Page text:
Ⅰ. What is English for Specific Purposes
English for specific purposes ( ESP ) refers to the teaching and learning of English as a second or foreign language where the goal of the learners is to use English in a particular domain.The teaching of English for specific purposes,in its early days,was largely motivated by the need to communicate across languages in areas such as commerce and technology.This has now expanded to include other areas such as English for academic purposes ( EAP ) ,English for occupational purposes ( EOP ) ,English for vocational purposes ( EVP ) ,English for medical purposes ( EMP ) ,English for business purposes ( EBP ) ,English for legal purposes ( ELP ) ,and English for sociocultural purposes ( ESCP ) .
A key feature of an ESP course is that the content and aims of the course are oriented to the specific needs of the learners.ESP courses,then,focus on the language,skills,and genres appropriate to the specific activities the learners need to carry out in English.Typically ( although not always ) ESP students are adult learners.They are also often a homogeneous group in terms of learning goals,although not always in terms of language proficiency.Key issues in the teaching of English for specific purposes are how to identify learner needs,the nature of the genres that learners need to be able to produce as well as participate in,and how we can know that our learners have been able to do this successfully,and,if not,what we can do to help them to do this.Ⅱ. Definition and Characteristics of Engli-sh for Specific Purposes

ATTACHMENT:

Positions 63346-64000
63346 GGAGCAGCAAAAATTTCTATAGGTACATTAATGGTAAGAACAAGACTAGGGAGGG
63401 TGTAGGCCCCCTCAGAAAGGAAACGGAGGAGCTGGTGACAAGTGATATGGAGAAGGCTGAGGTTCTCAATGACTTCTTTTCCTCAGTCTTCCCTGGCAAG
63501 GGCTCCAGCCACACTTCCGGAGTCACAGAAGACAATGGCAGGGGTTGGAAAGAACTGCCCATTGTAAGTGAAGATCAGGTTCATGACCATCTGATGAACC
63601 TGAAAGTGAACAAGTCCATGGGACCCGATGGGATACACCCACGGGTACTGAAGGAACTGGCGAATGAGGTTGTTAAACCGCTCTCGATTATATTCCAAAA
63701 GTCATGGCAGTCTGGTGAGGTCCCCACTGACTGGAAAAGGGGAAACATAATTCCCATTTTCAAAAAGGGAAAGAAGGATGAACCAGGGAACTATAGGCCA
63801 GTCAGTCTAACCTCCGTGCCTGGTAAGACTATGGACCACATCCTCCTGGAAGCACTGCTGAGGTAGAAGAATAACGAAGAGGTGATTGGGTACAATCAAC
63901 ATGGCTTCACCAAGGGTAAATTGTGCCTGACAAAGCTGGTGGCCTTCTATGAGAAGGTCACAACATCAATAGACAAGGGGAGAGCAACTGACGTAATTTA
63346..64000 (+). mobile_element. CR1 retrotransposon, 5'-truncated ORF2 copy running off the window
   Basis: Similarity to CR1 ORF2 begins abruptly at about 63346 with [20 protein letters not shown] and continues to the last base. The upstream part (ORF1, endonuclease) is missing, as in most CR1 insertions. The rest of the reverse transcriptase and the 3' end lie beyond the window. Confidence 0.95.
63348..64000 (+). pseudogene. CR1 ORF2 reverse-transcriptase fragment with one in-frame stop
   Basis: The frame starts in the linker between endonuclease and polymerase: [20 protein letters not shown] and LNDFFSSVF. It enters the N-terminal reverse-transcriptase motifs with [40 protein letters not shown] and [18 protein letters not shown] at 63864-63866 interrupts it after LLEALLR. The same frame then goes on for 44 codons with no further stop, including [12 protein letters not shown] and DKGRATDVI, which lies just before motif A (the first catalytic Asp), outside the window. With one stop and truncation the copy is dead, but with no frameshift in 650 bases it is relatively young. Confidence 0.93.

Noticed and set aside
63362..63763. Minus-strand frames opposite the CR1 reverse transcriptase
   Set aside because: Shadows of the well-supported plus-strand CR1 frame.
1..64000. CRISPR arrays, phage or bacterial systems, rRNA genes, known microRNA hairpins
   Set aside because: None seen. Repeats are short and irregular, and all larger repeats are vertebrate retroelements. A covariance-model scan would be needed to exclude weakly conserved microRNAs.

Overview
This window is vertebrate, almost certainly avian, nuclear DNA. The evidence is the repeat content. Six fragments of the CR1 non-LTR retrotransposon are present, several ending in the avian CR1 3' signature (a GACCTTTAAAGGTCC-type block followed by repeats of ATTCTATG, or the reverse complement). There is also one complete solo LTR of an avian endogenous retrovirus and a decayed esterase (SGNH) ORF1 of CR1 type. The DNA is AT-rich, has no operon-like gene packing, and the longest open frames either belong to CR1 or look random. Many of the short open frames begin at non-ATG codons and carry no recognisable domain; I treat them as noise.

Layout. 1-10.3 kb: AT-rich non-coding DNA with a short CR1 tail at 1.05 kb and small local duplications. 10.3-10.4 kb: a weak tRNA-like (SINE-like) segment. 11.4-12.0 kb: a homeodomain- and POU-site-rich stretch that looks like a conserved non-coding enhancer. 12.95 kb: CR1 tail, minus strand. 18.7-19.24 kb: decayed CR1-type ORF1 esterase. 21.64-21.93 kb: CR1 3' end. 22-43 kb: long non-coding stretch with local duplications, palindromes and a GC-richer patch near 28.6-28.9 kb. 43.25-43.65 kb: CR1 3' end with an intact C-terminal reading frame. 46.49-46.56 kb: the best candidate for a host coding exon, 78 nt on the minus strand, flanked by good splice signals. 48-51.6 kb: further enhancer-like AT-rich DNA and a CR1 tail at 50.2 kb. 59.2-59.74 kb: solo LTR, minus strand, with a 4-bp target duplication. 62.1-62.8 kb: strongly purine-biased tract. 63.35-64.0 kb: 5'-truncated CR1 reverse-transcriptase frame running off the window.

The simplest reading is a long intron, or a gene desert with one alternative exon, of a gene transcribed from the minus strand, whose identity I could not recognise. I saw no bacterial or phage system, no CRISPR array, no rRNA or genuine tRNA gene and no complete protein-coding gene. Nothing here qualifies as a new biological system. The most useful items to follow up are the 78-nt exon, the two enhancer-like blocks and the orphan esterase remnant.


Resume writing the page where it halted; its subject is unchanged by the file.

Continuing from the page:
English for specific purposes has been defined by many writers and researchers,such as:
Mackay and Mountford indicated that the term ESP is generally used to refer to the teaching of English for a clear utilitarian purpose.
Hutchinson and Waters,they defined it as an approach to language teaching in which all decisions as to content and method are based on the learner ’ s reason for learning,they added also that the term ESP implies that,it is English which is somehow peculiar to the range of principles and procedures which define that particular profession.
Belcher states that ESP assumes that the problems are unique to specific learners in specific contexts and thus must be carefully delineated and addressed with tailored to fit instruction .
Dudley-Evans and St John modified Strevens ’ original definition of ESP .Firstly I will begin with Strevens.He defined ESP by identifying its absolute and variable characteristics.Strevens ’ definition makes a distinction between four absolute and two variable characteristics: